Cardiology

Burnout linked with irregular heartbeat

Feeling excessively tired, devoid of energy, demoralised, and irritable? You may have burnout, a syndrome associated with a potentially deadly heart rhythm disturbance. That's the conclusion of a large study published today ...

Diseases, Conditions, Syndromes

Heart disease linked to a higher risk of kidney failure

New research indicates that cardiovascular diseases—including heart failure, atrial fibrillation, coronary heart disease, and stroke—are each linked with a higher risk of developing kidney failure. The findings, which ...

Cardiology

One way to help ease A-fib: give up drinking

(HealthDay)—If you have atrial fibrillation (a-fib)—a potentially dangerous irregular heart rhythm—giving up alcohol could ease your symptoms.

Cardiology

Personalized medicine for atrial fibrillation

Patients with atrial fibrillation, the most frequent cardiac arrhythmia, are closer to accessing personalized medicine. This is the claim of a new study led by Dr. David Filgueiras, of the Centro Nacional de Investigaciones ...

Cardiology

Can obesity limit antiarrhythmic drug effectiveness?

Atrial fibrillation, also known as AFib, is the most common type of irregular heartbeat, and it is associated with increased mortality. While researchers have identified a causal link between obesity and AFib, the underlying ...

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Atrial fibrillation

Atrial fibrillation (AF or afib) is the most common cardiac arrhythmia (abnormal heart rhythm) and involves the two upper chambers (atria) of the heart. Its name comes from the fibrillating (i.e. quivering) of the heart muscles of the atria, instead of a coordinated contraction. It can often be identified by taking a pulse and observing that the heartbeats don't occur at regular intervals. However, a conclusive indication of AF is the absence of P waves on an electrocardiogram (ECG), which are normally present when there is a coordinated atrial contraction at the beginning of each heart beat. Risk increases with age, with 8% of people over 80 having AF.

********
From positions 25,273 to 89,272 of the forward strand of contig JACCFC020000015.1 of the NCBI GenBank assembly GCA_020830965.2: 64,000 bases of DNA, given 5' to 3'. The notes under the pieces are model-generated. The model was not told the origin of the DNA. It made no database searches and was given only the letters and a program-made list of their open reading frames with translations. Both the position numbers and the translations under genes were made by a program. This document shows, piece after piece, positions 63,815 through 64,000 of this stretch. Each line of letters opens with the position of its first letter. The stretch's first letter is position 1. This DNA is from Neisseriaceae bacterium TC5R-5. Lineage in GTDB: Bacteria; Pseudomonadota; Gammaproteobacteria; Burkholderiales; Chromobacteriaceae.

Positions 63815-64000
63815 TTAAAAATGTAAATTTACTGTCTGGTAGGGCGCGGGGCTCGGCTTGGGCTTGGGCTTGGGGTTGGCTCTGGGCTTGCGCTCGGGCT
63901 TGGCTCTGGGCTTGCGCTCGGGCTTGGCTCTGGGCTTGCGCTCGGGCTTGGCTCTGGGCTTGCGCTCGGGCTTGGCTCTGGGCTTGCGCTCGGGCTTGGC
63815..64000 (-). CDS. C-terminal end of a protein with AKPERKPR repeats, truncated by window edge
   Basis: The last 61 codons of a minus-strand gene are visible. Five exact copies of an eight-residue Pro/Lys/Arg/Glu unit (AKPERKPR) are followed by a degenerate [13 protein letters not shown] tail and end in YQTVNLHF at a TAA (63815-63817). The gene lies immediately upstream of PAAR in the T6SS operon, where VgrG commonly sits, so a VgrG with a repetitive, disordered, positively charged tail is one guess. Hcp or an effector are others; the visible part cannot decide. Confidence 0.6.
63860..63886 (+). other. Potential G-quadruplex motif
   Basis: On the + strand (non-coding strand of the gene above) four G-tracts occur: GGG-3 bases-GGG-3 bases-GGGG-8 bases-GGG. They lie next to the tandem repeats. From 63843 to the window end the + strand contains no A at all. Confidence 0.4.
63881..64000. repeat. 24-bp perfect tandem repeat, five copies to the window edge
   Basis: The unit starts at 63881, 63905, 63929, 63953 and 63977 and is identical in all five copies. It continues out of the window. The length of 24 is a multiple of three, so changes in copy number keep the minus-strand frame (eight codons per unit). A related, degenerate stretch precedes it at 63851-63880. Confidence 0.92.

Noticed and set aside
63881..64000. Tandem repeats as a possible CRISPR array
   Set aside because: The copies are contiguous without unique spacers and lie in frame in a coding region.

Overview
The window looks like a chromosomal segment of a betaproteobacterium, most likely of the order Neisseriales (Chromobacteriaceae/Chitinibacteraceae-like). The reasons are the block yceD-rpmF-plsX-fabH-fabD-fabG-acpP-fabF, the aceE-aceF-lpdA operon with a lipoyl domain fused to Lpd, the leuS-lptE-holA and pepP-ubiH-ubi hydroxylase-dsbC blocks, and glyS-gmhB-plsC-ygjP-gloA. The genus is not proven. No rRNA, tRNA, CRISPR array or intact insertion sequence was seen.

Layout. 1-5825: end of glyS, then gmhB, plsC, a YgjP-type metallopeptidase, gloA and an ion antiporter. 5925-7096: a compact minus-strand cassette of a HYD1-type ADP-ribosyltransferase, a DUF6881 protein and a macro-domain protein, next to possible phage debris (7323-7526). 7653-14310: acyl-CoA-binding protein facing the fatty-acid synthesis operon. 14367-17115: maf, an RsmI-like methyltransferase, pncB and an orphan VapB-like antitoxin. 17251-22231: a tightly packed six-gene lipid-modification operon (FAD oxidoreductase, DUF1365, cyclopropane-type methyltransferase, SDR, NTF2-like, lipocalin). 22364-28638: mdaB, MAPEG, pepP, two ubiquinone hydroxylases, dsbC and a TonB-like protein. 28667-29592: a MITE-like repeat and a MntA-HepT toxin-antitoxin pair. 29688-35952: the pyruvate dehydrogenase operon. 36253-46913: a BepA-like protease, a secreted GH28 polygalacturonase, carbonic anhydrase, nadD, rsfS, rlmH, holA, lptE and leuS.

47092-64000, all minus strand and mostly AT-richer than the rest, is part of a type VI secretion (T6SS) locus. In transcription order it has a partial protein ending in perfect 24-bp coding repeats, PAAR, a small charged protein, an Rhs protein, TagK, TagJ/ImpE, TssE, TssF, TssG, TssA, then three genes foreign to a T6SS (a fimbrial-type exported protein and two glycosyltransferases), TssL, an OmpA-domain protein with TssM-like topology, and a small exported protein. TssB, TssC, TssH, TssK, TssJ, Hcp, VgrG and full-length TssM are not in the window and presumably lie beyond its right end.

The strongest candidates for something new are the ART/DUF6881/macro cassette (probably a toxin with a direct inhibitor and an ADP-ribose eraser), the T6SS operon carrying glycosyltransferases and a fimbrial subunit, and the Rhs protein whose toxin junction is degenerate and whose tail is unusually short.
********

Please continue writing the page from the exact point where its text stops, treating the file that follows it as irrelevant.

In AF, the normal electrical impulses that are generated by the sinoatrial node are overwhelmed by disorganized electrical impulses that originate in the atria and pulmonary veins, leading to conduction of irregular impulses to the ventricles that generate the heartbeat. The result is an irregular heartbeat which may occur in episodes lasting from minutes to weeks, or it could occur all the time for years. The natural tendency of AF is to become a chronic condition. Chronic AF leads to a small increase in the risk of death.

Atrial fibrillation is often asymptomatic, and is not in itself generally life-threatening, but may result in palpitations, fainting, chest pain, or congestive heart failure. People with AF usually have a significantly increased risk of stroke (up to 7 times that of the general population). Stroke risk increases during AF because blood may pool and form clots in the poorly contracting atria and especially in the left atrial appendage (LAA). The level of increased risk of stroke depends on the number of additional risk factors. If a person with AF has none, the risk of stroke is similar to that of the general population. However, many people with AF do have additional risk factors and AF is a leading cause of stroke.

Atrial fibrillation may be treated with medications which either slow the heart rate or revert the heart rhythm back to normal. Synchronized electrical cardioversion may also be used to convert AF to a normal heart rhythm. Surgical and catheter-based therapies may also be used to prevent recurrence of AF in certain individuals. People with AF are often given anticoagulants such as warfarin to protect them from stroke.

This text uses material from Wikipedia, licensed under CC BY-SA